New Jersey Lt. Gov. Guadagno visits PPPL
Posted February 14, 2012; 08:19 a.m.
New Jersey Lt. Gov. Kim Guadagno visited the U.S. Department of Energy's Princeton Plasma Physics Laboratory (PPPL) on Monday, Feb. 13, learning about the facility's economic impact on the state and gleaning new facts about fusion science. After concluding a tour of the laboratory, Guadagno characterized it as being one of the state's "crown jewels."
Guadagno was wowed during a tour of the Plainsboro facility when she heard a song by the rock group Pearl Jam boom through plasma speakers. "Imagine a high school student looking at this and becoming inspired to study plasma," Guadagno said. Plasma, she learned during her 90-minute visit, is a superhot gas of charged particles and the fuel for fusion energy production. The laboratory's mission is to develop fusion as a safe, clean and abundant energy source for the future.
New Jersey Lt. Gov Kim Guadagno (center) visits the Princeton Plasma Physics Laboratory, meeting with officials from the laboratory and Princeton University to discuss the facility's economic and scientific impact. (Photo by Elle Starkman)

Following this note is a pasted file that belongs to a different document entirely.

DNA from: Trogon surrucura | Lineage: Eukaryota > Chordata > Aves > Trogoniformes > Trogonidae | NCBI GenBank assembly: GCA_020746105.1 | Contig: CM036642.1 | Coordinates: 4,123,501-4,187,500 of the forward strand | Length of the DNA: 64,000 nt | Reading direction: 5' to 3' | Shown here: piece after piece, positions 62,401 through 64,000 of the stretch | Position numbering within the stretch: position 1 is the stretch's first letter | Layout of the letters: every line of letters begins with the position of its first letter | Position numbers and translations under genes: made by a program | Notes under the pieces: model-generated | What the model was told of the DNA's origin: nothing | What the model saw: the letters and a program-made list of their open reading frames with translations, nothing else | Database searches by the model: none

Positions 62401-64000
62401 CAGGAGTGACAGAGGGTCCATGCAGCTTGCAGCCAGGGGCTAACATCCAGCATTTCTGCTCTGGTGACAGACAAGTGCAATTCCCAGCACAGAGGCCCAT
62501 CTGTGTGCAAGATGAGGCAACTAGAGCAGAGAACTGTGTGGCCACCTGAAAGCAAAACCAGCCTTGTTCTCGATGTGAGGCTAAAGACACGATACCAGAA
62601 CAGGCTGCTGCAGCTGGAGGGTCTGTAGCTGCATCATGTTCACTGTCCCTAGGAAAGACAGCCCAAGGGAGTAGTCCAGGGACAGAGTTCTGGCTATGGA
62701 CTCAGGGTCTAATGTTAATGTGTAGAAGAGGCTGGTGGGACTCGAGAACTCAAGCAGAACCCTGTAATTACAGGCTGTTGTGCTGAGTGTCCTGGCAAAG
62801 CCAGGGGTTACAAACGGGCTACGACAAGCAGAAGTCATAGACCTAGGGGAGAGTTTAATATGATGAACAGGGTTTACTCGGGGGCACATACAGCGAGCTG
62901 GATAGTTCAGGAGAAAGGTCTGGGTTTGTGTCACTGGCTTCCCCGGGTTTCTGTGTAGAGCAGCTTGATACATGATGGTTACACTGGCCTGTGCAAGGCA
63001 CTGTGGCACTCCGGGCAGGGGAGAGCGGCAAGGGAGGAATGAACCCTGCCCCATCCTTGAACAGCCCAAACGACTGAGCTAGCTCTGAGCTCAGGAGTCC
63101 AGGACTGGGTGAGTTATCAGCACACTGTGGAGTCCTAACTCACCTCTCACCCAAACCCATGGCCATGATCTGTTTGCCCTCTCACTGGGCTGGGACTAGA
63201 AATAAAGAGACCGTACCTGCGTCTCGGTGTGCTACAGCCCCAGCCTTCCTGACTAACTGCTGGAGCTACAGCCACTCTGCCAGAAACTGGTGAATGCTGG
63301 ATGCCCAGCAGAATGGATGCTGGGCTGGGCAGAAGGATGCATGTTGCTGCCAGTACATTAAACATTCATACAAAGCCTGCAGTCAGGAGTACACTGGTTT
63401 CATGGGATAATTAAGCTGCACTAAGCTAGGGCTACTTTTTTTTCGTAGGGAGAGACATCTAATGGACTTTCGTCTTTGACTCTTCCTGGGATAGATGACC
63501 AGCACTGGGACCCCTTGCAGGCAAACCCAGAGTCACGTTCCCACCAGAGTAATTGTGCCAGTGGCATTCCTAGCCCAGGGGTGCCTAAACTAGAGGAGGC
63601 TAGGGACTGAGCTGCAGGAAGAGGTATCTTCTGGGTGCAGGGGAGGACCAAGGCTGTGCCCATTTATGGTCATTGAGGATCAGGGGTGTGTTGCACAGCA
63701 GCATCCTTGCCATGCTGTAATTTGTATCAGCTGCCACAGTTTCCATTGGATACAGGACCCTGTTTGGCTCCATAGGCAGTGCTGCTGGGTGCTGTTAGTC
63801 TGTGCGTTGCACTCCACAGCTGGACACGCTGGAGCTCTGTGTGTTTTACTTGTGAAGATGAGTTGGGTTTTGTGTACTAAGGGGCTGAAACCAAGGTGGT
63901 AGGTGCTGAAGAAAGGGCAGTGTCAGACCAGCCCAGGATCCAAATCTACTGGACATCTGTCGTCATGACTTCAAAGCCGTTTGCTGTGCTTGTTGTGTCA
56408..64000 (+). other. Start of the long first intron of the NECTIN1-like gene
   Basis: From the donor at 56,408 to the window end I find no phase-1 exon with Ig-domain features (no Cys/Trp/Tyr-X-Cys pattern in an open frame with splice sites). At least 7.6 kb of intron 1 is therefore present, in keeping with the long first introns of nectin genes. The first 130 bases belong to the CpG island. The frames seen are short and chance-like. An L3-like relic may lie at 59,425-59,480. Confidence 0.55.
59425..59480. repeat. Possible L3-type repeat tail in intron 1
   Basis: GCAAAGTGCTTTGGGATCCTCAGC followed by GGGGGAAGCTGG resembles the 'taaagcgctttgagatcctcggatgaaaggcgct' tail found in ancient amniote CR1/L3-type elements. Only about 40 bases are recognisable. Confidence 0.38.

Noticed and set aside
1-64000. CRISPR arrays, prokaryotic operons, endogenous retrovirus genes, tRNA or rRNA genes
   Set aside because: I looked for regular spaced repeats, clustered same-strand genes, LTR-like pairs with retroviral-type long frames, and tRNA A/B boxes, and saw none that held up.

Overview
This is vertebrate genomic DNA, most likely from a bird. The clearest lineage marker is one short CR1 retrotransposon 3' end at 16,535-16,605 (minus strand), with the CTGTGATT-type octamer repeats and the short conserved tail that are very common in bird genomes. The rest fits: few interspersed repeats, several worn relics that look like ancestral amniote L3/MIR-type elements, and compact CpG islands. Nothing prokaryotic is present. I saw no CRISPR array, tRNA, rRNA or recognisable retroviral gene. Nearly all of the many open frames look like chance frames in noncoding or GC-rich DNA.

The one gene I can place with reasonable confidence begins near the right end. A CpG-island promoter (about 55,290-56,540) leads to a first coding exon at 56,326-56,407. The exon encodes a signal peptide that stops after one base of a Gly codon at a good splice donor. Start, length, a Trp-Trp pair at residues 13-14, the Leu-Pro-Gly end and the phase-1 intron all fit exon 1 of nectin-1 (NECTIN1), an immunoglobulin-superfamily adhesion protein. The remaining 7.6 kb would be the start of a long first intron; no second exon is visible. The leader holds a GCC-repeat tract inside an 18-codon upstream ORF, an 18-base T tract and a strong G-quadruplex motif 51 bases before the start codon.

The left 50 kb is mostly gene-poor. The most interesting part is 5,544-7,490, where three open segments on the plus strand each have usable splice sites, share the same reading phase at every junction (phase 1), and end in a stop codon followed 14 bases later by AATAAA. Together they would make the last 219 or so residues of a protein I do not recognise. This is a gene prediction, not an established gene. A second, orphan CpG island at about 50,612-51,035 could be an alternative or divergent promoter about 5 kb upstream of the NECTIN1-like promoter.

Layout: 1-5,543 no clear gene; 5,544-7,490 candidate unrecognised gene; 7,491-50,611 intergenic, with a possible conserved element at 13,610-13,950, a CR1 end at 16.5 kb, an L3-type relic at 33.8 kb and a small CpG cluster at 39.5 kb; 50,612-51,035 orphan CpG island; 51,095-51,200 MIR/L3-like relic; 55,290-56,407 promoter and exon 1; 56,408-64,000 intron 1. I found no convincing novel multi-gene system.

The lieutenant governor came to PPPL to discuss the potential for synergy between the laboratory and the state. Her visit included a brief overview of the fusion energy research being conducted at PPPL, a tour of research areas and demonstrations at the science education laboratory — one featuring a plasma speaker, an experimental device that transmits sound by turning on and off a one-inch, artificial lightning bolt in sync with an iPod.
Guadagno was joined by state economic development experts, including: Caren Franzini, the CEO of the state Economic Development Authority (EDA); Tracye McDaniel, CEO of Choose New Jersey, a nonprofit focused on encouraging statewide economic growth; Kathleen Coviello, director of technology and life sciences for the EDA; and Cathy Scangarella, director of state marketing for the Business Action Center, which is part of the New Jersey Department of State.
Guadagno and other members of the group said they viewed PPPL as a "crown jewel" in terms of innovation and cutting-edge research in fusion and plasma physics, and its potential for collaborative growth and economic development. The visitors and laboratory officials discussed their shared interest in exploring ways to increase research collaborations and attract startups in the state. They vowed to continue talking about ways to generate ideas and discover how they could support one another.
"We were delighted to come to PPPL today to learn more about fusion energy research and to see how you inspire and educate the next generation of scientists," Guadagno said. "By gaining insight about your research and a better understanding of what you do, we can promote your work, garner support and help identify potential collaborators."